100 Years of the Natural History Museum

100 Years of the Natural History Museum

Have you been to the Natural History Museum lately? There's a lot going on both inside and outside, with the completion of $135 million renovations (after 12 years), including an impressive 3.5 acre nature garden designed by Mia Lehrer + Associates. The garden is designed to attract wildlife, and includes a gorgeous edible garden, grown with the help of Jimmy Williams and Camille Cimino, as well as artistic tomato cages and trellises made by Ray Cirino. The edible garden is a great example of how to create something beautiful, and practical yet ever changing.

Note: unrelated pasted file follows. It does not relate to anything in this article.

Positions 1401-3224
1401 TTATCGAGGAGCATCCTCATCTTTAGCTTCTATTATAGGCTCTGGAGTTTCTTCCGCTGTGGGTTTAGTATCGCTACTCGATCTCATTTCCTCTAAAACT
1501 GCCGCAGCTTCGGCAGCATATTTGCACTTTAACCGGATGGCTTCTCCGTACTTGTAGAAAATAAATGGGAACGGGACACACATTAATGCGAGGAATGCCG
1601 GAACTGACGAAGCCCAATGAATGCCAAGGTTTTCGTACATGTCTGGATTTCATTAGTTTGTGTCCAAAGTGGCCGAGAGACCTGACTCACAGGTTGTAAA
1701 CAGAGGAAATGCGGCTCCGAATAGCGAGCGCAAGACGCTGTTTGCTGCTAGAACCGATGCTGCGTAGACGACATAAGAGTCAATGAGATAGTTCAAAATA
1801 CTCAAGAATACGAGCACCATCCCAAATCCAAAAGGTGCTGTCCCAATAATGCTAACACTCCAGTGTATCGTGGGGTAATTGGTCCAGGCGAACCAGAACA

La Loma also had the opportunity to help with the 27,000 gallon pond by installing a custom woven willow railing fabricated by James Naish, and rework the pond basin with gravel to help attract beneficial bacteria for aquatic plants to thrive, attract birds and dragonflies. There is also a woven willow structure in the children's garden made by Leigh Adams, Dave Lovejoy and Jamie Barnes. Arroyo willow is a native riparian tree in California, and the Becoming L.A. exhibit includes a large willow acorn storage granary from the mid to late 1800s, which could keep properly dried acorns and mesquite beans for up to three years. Becoming L.A. looks at the Spanish Mission Era, Mexican Rancho Era, to now and explores both human and natural influences, including agriculture and includes a wonderful scale model of downtown Los Angeles from 1940 and a 1820s Mediterranean style plow.